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Cereal Chem 43:271 - 283.  |  VIEW ARTICLE

The Biological Availability of Essential Amino Acids in Wheat, Flour, Bread, and Gluten.

F. N. Hepburn, W. K. Calhoun, and W. B. Bradley. Copyright 1966 by the American Association of Cereal Chemists, Inc.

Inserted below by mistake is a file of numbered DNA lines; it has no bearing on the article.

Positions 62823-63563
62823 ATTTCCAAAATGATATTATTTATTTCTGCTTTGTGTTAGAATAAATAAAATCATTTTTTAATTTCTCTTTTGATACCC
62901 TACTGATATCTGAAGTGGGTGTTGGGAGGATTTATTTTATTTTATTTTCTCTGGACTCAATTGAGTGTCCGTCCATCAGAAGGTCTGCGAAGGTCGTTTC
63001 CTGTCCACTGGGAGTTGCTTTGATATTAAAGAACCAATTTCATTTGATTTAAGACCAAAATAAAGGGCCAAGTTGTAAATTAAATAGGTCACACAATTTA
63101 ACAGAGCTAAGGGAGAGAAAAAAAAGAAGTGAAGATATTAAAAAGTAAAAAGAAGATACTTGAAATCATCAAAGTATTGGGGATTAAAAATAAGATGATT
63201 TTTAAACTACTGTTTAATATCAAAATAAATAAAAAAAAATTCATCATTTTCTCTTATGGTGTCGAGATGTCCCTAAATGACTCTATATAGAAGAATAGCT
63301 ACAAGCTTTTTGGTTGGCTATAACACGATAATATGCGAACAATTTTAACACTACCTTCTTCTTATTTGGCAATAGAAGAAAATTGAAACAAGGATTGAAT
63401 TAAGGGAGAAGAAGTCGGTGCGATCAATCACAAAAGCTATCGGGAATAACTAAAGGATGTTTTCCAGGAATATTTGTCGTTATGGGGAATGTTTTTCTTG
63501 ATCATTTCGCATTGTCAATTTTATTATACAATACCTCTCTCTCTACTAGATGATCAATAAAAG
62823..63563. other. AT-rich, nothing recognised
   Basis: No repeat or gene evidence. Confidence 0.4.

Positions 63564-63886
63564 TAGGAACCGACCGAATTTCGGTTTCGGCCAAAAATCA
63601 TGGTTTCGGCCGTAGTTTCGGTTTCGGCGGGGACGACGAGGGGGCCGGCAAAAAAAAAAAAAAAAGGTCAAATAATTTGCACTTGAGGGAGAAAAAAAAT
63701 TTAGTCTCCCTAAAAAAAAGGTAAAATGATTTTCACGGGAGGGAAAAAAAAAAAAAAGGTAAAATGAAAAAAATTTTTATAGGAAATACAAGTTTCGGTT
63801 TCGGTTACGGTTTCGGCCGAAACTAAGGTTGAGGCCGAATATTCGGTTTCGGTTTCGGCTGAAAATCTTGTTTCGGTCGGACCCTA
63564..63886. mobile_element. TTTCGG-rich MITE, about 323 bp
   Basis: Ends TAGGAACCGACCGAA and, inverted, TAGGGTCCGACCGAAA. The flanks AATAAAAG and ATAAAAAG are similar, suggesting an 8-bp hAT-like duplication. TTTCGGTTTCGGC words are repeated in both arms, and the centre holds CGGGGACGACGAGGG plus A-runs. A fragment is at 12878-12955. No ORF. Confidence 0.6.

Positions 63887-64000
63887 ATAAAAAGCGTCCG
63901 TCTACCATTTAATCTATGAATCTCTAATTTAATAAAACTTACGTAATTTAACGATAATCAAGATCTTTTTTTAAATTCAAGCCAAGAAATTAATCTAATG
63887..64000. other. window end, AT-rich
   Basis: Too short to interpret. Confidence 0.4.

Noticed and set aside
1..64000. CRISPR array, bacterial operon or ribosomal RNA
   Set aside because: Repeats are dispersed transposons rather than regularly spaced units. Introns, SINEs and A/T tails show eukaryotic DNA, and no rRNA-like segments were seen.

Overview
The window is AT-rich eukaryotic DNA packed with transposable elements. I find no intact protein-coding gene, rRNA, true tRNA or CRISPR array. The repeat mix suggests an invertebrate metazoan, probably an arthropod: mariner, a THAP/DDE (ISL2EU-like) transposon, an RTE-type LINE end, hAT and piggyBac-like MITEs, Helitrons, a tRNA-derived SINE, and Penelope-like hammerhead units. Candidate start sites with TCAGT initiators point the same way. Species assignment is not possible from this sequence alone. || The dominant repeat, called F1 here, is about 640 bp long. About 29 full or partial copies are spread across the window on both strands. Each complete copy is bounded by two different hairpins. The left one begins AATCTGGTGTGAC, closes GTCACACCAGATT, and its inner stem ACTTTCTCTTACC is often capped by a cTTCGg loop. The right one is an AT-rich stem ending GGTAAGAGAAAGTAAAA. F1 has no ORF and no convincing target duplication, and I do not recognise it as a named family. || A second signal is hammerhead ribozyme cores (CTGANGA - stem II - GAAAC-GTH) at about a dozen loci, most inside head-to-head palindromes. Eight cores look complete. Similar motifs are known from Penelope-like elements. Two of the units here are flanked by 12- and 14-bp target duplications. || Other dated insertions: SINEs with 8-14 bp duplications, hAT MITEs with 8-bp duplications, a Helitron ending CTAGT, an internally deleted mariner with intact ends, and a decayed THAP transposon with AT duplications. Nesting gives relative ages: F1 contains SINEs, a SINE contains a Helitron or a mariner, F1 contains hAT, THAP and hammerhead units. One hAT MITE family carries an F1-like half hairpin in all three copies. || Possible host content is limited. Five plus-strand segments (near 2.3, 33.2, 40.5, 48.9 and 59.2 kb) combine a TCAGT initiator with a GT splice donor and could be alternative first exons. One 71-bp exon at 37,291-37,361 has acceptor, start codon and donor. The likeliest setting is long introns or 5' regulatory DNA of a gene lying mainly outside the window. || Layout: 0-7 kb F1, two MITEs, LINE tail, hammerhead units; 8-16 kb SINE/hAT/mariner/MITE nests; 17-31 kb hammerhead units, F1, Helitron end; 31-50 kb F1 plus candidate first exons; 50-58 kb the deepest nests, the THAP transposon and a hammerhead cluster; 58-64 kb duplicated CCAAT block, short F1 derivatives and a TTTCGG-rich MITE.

Rat-feeding experiments were conducted to determine the extent to which the essential amino acids of wheat and wheat products are utilized. This study reports the availabilities of methionine, threonine, tryptophan, valine, phenylalanine, leucine, and isoleucine in wheat, flour, bread, and gluten. Availability values were measured both by determining the proportion of sample amino acid excreted in the feces and by equating the increase in carcass nitrogen to the ingestion of the amino acid. The latter is believed to be the more reliable method. The increase in total carcass nitrogen content was found to vary directly with the amount of available amino acid consumed when that amino acid was limiting in the diet. Nitrogen gains on sample diets were referred to standard response curves obtained by feeding pure amino acids, and the percent availability was calculated by comparing the derived values to those obtained by microbiological analyses of the samples. Results by both methods show the biological availability of these amino acids to be generally high in the products studied. Availabilities tended to be highest in gluten and lowest in the whole wheat, perhaps because of differences in digestibility.

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